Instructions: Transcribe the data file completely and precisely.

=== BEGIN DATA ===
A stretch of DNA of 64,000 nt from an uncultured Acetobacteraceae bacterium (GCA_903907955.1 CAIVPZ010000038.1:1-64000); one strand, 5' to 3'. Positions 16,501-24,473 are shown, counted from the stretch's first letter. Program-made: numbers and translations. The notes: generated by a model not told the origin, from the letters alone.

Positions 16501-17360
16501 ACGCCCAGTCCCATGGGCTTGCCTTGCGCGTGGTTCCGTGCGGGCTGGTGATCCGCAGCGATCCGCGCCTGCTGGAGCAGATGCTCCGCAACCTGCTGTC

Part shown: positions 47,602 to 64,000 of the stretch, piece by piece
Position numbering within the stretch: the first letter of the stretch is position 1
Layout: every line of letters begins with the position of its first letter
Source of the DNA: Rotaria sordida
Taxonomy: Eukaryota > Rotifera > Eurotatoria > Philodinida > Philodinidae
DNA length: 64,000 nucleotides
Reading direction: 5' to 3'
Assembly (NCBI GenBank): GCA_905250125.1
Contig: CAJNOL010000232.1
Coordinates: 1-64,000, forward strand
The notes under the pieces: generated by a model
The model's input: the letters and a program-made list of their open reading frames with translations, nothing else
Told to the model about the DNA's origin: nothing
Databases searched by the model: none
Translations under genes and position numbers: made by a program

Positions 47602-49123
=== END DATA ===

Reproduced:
A stretch of DNA of 64,000 nt from an uncultured Acetobacteraceae bacterium (GCA_903907955.1 CAIVPZ010000038.1:1-64000); one strand, 5' to 3'. Positions 16,501-24,473 are shown, counted from the stretch's first letter. Program-made: numbers and translations. The notes: generated by a model not told the origin, from the letters alone.

Positions 16501-17360
16501 ACGCCCAGTCCCATGGGCTTGCCTTGCGCGTGGTTCCGTGCGGGCTGGTGATCCGCAGCGATCCGCGCCTGCTGGAGCAGATGCTCCGCAACCTGCTGTC

Part shown: positions 47,602 to 64,000 of the stretch, piece by piece
Position numbering within the stretch: the first letter of the stretch is position 1
Layout: every line of letters begins with the position of its first letter
Source of the DNA: Rotaria sordida
Taxonomy: Eukaryota > Rotifera > Eurotatoria > Philodinida > Philodinidae
DNA length: 64,000 nucleotides
Reading direction: 5' to 3'
Assembly (NCBI GenBank): GCA_905250125.1
Contig: CAJNOL010000232.1
Coordinates: 1-64,000, forward strand
The notes under the pieces: generated by a model
The model's input: the letters and a program-made list of their open reading frames with translations, nothing else
Told to the model about the DNA's origin: nothing
Databases searched by the model: none
Translations under genes and position numbers: made by a program

Positions 47602-49123